"Since Ray is not controlling these Pokemon, he's obviously not going to use the moves the same way," Smith said. "That was a challenge; we really wanted to make sure it was used appropriately. Sometimes, the digital trainer will make a boneheaded move that Ray never would have. So, it's not complete in that way, because you don't have the brain, the mastermind that came up with it programming the actual AI. But the move set and strength of the Pokemon that have been trained are certainly represented in there."

Even without that strategy, besting the World Tournament brackets is going to be a challenge for your average, casual Pokemon fan.

"I can't hold a candle to what they're able to do, training-wise or strategy-wise," Smith said. "I've actually only downloaded the Junior league, with my Pokemon at around level 30 when I did it, and I got absolutely destroyed. I did damage to one Pokemon in the very first round before four of mine were knocked out. It's an unbelievable difference."

Smith said that The Pokemon Company sees this cross-promotion as an opportunity to expand Pokemon's cachet as an eSports contender. It's not an easy hobby to take so seriously — many of Pokemon's expert-level mechanisms, like Effort Values and Nature Breeding, are hardly surfaced in the games at all.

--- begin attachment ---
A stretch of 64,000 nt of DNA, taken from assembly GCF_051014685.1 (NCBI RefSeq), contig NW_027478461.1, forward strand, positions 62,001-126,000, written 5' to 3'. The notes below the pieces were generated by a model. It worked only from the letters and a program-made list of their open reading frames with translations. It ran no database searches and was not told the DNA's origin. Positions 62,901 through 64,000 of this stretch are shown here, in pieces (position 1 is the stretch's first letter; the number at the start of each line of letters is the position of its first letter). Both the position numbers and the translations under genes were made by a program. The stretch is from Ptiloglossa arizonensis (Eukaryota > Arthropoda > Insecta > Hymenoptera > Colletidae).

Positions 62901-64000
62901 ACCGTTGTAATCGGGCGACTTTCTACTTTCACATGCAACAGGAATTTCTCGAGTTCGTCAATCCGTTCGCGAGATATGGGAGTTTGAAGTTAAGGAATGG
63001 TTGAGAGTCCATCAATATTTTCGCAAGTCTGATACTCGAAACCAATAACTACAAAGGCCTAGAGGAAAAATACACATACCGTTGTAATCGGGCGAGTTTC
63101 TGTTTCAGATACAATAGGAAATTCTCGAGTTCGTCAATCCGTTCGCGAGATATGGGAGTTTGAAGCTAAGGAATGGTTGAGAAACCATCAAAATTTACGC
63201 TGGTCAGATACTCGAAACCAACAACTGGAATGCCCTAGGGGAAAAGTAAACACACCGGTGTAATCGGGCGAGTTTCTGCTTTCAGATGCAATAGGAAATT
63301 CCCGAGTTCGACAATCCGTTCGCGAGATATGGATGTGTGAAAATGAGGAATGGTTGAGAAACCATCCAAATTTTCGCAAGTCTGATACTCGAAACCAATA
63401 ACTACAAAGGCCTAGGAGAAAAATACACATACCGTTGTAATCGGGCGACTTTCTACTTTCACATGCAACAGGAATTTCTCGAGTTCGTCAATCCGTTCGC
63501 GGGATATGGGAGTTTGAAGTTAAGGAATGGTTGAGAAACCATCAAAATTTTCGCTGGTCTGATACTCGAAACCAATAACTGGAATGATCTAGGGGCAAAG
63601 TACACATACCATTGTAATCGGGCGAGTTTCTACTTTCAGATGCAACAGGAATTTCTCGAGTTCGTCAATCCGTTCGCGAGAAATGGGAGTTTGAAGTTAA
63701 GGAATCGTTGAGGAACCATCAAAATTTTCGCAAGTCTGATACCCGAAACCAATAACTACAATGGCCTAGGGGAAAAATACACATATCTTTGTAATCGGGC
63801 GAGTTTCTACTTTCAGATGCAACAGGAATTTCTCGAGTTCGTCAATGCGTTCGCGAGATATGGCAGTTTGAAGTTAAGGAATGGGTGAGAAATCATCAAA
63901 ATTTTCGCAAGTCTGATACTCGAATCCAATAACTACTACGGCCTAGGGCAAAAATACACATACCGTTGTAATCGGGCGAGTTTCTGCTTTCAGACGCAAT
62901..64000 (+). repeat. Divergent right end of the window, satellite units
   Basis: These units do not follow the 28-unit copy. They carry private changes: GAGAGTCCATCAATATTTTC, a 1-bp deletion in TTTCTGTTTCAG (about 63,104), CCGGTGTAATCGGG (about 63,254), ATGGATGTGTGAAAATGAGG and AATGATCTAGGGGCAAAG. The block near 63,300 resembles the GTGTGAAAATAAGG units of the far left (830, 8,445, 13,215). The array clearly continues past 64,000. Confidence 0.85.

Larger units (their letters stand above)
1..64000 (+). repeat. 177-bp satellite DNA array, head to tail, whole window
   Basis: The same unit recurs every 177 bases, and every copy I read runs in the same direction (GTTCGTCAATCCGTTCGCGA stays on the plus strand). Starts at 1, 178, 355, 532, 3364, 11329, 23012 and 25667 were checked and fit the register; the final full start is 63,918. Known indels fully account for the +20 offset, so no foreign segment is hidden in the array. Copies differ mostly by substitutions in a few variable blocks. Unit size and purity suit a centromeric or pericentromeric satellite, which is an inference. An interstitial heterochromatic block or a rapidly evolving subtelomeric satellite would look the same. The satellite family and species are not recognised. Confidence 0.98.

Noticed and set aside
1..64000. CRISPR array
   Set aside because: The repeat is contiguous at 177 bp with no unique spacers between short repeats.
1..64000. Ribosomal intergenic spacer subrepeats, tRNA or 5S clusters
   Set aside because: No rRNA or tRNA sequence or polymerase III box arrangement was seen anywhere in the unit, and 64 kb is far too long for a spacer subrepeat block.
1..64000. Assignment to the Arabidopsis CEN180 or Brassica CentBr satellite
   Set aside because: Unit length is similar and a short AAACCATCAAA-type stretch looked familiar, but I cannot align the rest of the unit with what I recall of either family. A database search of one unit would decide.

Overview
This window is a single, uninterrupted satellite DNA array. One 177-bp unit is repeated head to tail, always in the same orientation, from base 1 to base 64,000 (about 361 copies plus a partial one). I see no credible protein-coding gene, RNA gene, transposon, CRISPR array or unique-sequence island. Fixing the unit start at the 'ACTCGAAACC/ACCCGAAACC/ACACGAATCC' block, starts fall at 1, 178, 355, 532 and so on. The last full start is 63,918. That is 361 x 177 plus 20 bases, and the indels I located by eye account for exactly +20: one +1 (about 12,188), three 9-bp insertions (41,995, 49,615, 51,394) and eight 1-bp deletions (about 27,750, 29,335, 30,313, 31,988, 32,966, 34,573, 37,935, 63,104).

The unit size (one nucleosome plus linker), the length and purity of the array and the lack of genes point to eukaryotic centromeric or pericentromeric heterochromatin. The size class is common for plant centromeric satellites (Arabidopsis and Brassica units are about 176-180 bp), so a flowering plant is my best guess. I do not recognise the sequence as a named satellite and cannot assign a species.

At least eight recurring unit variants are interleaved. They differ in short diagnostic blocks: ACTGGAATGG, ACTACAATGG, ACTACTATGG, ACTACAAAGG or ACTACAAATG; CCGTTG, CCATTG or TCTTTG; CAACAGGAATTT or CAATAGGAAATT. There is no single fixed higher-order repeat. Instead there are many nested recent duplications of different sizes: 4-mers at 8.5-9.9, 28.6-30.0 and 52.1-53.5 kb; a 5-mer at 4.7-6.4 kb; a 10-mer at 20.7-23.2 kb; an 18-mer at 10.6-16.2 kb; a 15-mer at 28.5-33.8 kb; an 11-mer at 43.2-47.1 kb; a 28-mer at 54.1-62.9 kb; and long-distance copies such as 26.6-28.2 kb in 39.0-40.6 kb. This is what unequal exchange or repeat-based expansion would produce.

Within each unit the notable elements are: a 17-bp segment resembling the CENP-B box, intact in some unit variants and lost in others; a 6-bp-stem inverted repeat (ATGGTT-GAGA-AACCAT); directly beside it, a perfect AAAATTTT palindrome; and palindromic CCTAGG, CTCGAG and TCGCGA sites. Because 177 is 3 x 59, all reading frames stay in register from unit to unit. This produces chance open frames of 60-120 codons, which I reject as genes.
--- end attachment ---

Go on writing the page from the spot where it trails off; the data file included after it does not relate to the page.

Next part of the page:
"They're spending a ton of their time with our games, and they deserve to be rewarded in this way."

Still, more recent installments in the series have added features to support players "on the path" to high-level play. Online matches made getting in some practice an easier prospect. Being able to watch and share your replays let you consult on your strengths and weaknesses. As the community grows, its tutors become more capable, exponentially lowering the barrier for entry.

"We may not have been streaming for all these years, but we've definitely had this community of players that are eSports athletes from the get-go," Smith said.

The in-game Pokemon World Tournament will help that process along, Smith said, and there's "a lot of opportunity" for adding even more trainers into the mix. But this first batch was a perfect first step, because it gave some hard-earned recognition to the series' biggest fans.

"This really is one of those situations where we couldn't lose," Smith said. "These guys are so excited because a lot of them won scholarships, they all got trips to the world championships, they got to participate on this grand scale, their names are all over the place; and now they get to be in the game. One of the players, we gave a tour here not too long ago, he said he was actually able to beat himself — which I'd hope he'd be able to do, since he could really deconstruct his own strategy.

"It's just been really cool for us to be able to do this," Smith added. "They're spending a ton of their time with our games, and they deserve to be rewarded in this way."